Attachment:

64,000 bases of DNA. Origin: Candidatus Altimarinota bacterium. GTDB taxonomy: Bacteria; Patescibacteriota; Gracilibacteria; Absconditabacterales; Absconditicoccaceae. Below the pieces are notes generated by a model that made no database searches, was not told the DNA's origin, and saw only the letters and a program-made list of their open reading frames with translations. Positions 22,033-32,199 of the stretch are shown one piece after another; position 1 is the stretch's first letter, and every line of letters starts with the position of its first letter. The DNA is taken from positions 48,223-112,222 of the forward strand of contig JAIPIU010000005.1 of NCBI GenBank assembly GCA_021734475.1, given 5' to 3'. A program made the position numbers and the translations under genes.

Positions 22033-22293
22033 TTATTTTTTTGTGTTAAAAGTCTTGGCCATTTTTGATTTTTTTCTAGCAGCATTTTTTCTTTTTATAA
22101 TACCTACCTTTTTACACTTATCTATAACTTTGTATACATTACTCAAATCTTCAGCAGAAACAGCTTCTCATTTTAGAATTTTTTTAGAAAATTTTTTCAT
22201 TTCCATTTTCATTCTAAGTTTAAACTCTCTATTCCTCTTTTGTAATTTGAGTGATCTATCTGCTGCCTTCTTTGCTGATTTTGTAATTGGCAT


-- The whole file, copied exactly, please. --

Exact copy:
64,000 bases of DNA. Origin: Candidatus Altimarinota bacterium. GTDB taxonomy: Bacteria; Patescibacteriota; Gracilibacteria; Absconditabacterales; Absconditicoccaceae. Below the pieces are notes generated by a model that made no database searches, was not told the DNA's origin, and saw only the letters and a program-made list of their open reading frames with translations. Positions 22,033-32,199 of the stretch are shown one piece after another; position 1 is the stretch's first letter, and every line of letters starts with the position of its first letter. The DNA is taken from positions 48,223-112,222 of the forward strand of contig JAIPIU010000005.1 of NCBI GenBank assembly GCA_021734475.1, given 5' to 3'. A program made the position numbers and the translations under genes.

Positions 22033-22293
22033 TTATTTTTTTGTGTTAAAAGTCTTGGCCATTTTTGATTTTTTTCTAGCAGCATTTTTTCTTTTTATAA
22101 TACCTACCTTTTTACACTTATCTATAACTTTGTATACATTACTCAAATCTTCAGCAGAAACAGCTTCTCATTTTAGAATTTTTTTAGAAAATTTTTTCAT
22201 TTCCATTTTCATTCTAAGTTTAAACTCTCTATTCCTCTTTTGTAATTTGAGTGATCTATCTGCTGCCTTCTTTGCTGATTTTGTAATTGGCAT